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Growth in Mature Economies: The Second CEPR-Modena Conference

The 7-8 November 2013 conference in Modena was the second in a series of events aimed at sharing different ideas and perspectives on a key policy issue – what can stimulate sustained growth in economies that cannot simply add more capital or import technologies developed abroad? This is an important question not only in the short run, as Europe struggles to emerge from recession, but also over the longer term as population ageing begins to affect these mature economies.

In 2012, Lucrezia Reichlin, then CEPR Research Director, launched a new series of annual conferences to be held in Modena, whose aim was to promote new thinking on how to spur growth in mature economies: those already close to the technological frontier, and enjoying capital-labour ratios that are already high. While the question of how to stimulate such growth in the long run is an essentially supply side issue, the protracted nature of the Eurozone crisis, the possibility of labour market hysteresis, and recent worries about secular stagnation, all mean that demand side forces also belong on any such research agenda.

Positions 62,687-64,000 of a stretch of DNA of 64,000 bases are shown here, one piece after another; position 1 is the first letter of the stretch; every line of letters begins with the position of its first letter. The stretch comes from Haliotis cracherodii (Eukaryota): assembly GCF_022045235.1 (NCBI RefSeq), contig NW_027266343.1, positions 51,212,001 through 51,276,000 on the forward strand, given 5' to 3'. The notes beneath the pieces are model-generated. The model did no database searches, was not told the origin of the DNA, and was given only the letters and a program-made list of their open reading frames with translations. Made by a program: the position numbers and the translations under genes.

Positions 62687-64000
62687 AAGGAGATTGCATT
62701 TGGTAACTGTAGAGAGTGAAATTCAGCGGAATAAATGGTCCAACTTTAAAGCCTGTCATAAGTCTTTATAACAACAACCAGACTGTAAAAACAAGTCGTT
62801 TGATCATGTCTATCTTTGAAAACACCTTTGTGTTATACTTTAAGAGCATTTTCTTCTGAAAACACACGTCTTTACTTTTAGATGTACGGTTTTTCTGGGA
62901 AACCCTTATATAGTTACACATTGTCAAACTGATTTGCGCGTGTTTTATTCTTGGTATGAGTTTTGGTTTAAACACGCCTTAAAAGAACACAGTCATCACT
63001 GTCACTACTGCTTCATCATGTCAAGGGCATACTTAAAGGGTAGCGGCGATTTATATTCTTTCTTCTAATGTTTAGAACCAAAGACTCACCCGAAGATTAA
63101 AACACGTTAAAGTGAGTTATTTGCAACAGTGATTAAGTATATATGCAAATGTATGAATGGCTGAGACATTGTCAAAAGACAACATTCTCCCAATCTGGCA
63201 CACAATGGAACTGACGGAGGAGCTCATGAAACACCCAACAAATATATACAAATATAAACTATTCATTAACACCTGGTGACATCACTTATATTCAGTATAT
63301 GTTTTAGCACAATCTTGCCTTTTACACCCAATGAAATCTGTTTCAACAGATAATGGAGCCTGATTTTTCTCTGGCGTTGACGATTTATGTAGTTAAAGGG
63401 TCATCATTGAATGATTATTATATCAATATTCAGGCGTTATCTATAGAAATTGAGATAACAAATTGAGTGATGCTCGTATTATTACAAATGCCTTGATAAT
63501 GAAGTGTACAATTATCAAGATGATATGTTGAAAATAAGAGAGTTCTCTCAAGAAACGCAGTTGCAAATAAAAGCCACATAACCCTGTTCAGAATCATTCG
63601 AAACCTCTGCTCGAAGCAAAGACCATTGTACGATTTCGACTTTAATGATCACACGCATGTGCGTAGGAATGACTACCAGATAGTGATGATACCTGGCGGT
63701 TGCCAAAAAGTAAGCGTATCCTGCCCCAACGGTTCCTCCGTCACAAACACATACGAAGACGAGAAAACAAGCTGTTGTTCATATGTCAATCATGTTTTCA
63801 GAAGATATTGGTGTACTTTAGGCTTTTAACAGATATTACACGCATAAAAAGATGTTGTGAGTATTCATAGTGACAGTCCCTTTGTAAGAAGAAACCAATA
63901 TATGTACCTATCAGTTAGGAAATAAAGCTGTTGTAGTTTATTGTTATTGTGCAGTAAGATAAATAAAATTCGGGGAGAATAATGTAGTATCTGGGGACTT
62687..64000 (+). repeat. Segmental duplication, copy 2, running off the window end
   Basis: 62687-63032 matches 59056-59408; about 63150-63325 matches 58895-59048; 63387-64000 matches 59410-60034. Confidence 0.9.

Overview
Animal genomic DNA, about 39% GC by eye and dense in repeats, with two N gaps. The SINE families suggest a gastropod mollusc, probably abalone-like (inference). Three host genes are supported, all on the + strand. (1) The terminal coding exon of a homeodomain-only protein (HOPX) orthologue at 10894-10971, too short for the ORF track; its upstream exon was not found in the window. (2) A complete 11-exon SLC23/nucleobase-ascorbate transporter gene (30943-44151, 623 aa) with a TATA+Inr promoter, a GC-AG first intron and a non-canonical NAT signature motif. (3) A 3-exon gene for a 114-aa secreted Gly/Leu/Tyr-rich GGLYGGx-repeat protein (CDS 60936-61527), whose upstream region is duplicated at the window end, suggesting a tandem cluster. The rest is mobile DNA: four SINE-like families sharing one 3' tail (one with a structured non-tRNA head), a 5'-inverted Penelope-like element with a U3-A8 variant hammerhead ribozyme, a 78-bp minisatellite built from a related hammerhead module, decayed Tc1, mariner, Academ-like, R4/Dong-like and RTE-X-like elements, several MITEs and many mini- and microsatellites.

The second Modena conference was held in November 2013, and thanks to the great work of Isabella Rota Baldini, an eBook has just been published summarising the contributions and the discussions that followed. There are chapters focusing predominantly on the supply side (those on Italian growth, labour market reforms, Europe’s long run growth prospects); chapters reflecting the Eurozone crisis (those on European banking union in historical perspective, and the Eurozone adjustment process); and chapters giving a more international perspective (those on China, the developing world, fossil fuels, and protectionism). As always, the conference also included a policy panel discussion, featuring Massimo Mucchetti, President of the Italian Senate Industry Commission, and Enzo Moavero Milanesi, Minister of European Affairs.

CEPR is grateful to all the authors and discussants; to Graziella Bertocchi and Lucrezia Reichlin for organizing the conference; to Isabella Rota Baldini  for acting as rapporteur; to the Center for Economic Research (RECent) at the University of Modena Reggio Emilia for hosting the conference series; and to the Fondazione Cassa di Risparmio di Modena for their generous financial support.

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